Help me to build 6-8 monitor trading battle station :)

Discussion in 'Hardware' started by philipjb, Nov 11, 2012.

  1. Ok Experts.
    Help me out.

    To brief it out, i think i have to buy the following, help me if i missed anything.

    1) Intel i7 3930 Processor
    2) Motherboard: Which brand and spec i should go for, i am confused..
    2) Crosair 12 GB Ram.. is it good, or which one is best ?
    3) Seagate 2 TB HDD.. is it good, or which one is best ?
    4) Graphic Card.. which one i should go for please?
    5) Power Supply.. which one should i go for ?

    6 or 8 Monitors.. Which brand.. I am thinking for LED monitors.. Which specs, make you think is good?

    Which one are the bloomberg monitors, are they custom bloomberg monitors?
  2. Dell u2711 or u3011.

    I paid $800 shipped with tax, and $1300 . or is it has some great setups that will give u ideas. is where i kept checking for dell deals.
  3. I am looking for UnBranded.
    I am not in States..
  4. Trading is not extremely computational intensive per se. Basically it is receiving a data stream and displaying that data in various formats in 2D.

    Having said that, the Windows operating system and the applications you use are the biggest demand on the CPU. So, having a fast cpu and memory is great. The latest Intel Z77 chipset, among other things has features that allows caching of frequently used applications and data and really improves computer performance when flipping between windows. System memory depends on the motherboard manufacture's compatibility test with their motherboard - so you have to look for a list they publish.

    Most of the better video cards on the market have huge amounts of fast DDR5 memory and parallel processing capacity, but those cards are designed to accelerate 3d graphics and don't accelerate 2d Windows application display. The video card listed below support 4 monitors and accelerates 2d Windows applications. Plus it adds the ability to have multiple task bars, and divide up the screen areas (i.e., when you max a window it's confined to a grid) . You can get it for about $340 US which is the same price or less than 2 each 3d gaming graphics processing units (gpu). Power consumption is very low.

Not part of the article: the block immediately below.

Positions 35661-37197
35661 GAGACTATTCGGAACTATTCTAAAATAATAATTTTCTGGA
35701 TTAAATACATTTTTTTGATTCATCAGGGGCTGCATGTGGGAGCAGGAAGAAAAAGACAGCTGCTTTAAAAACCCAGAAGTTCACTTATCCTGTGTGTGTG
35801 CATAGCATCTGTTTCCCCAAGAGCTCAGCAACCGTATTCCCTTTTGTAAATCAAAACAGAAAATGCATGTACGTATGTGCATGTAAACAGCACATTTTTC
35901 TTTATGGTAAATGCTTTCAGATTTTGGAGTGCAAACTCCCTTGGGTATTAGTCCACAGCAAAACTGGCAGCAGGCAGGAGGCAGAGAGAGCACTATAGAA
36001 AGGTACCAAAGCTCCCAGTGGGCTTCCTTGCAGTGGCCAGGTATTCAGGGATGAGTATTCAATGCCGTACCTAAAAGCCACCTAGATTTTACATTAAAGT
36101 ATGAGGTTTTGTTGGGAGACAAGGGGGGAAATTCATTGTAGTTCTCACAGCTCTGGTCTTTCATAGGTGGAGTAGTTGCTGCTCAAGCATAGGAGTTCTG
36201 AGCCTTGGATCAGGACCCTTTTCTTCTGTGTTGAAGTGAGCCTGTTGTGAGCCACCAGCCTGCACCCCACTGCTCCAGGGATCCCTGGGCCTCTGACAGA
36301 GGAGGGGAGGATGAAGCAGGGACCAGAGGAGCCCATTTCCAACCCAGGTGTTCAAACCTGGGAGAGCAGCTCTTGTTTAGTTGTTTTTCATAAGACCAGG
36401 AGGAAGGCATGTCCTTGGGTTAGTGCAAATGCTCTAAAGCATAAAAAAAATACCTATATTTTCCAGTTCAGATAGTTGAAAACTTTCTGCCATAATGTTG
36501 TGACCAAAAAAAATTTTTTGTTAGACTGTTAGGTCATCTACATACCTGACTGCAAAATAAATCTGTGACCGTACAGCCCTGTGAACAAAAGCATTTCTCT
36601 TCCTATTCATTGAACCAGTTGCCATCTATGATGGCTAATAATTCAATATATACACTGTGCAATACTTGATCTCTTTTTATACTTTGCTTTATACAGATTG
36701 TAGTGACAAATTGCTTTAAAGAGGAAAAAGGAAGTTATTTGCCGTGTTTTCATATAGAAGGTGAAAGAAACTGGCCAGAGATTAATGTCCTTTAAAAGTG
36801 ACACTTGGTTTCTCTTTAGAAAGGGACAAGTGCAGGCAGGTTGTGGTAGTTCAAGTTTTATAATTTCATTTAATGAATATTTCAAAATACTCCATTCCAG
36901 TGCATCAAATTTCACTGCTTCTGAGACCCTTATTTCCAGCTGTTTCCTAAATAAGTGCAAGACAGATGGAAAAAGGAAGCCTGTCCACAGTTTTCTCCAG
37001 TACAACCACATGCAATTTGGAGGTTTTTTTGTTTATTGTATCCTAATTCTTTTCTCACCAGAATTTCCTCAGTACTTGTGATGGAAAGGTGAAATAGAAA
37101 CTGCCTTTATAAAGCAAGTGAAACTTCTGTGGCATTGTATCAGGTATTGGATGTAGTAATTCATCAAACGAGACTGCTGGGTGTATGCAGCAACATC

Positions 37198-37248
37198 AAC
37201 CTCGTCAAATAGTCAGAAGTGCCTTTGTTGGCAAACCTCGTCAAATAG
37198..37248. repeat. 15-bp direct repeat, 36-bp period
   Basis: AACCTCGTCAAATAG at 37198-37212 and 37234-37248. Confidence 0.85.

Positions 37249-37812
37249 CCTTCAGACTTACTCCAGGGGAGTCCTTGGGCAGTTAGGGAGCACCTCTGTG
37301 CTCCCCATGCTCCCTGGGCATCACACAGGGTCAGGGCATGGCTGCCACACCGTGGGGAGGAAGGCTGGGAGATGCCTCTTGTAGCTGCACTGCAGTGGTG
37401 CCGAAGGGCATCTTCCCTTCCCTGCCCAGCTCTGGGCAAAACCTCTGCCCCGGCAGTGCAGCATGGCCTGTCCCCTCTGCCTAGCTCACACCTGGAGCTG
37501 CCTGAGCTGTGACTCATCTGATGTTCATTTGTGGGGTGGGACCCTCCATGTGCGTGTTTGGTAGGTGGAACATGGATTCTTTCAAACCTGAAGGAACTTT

I recommend you get a Western Digital Caviar Black 1 TB or larger HDD. Huge amounts of data storage is not a major issue a trading computer. The Corsair Force Series 3 CSSD-F90GB3-BK will be my boot drive and the Western Digital Caviar Black will be used to team with the caching SDD.

    Here is the outline for my computer. This system with tax and shipping will cost around $1500 - $1700 US but it will support up to four monitors, and I can easily add another four port card later.

    Intel Core i7-3770 Ivy Bridge 3.4GHz (3.9GHz Turbo) LGA 1155 77W Quad-Core Desktop Processor Intel HD Graphics 4000 BX80637I73770

    ASUS SABERTOOTH Z77 LGA 1155 Intel Z77 HDMI SATA 6Gb/s USB 3.0 ATX Intel Motherboard
    . or
    ASUS P8Z77 WS LGA 1155 Intel Z77 SATA 6Gb/s USB 3.0 ATX Intel Motherboard

    CORSAIR TX Series CMPSU-650TX 650W ATX12V / EPS12V 80 PLUS BRONZE Certified power supply

    G.SKILL Ripjaws X Series 16GB (4 x 4GB) 240-Pin DDR3 SDRAM DDR3 1600 (PC3 12800)

    Crucial Adrenaline CT050M4SSC2BDA 50GB Solid State Cache SSD

    Corsair Force Series 3 CSSD-F90GB3-BK 2.5" 90GB SATA III Internal Solid State Drive (SSD)

    PNY VCQ450NVS-X16-PB Quadro NVS 450 512MB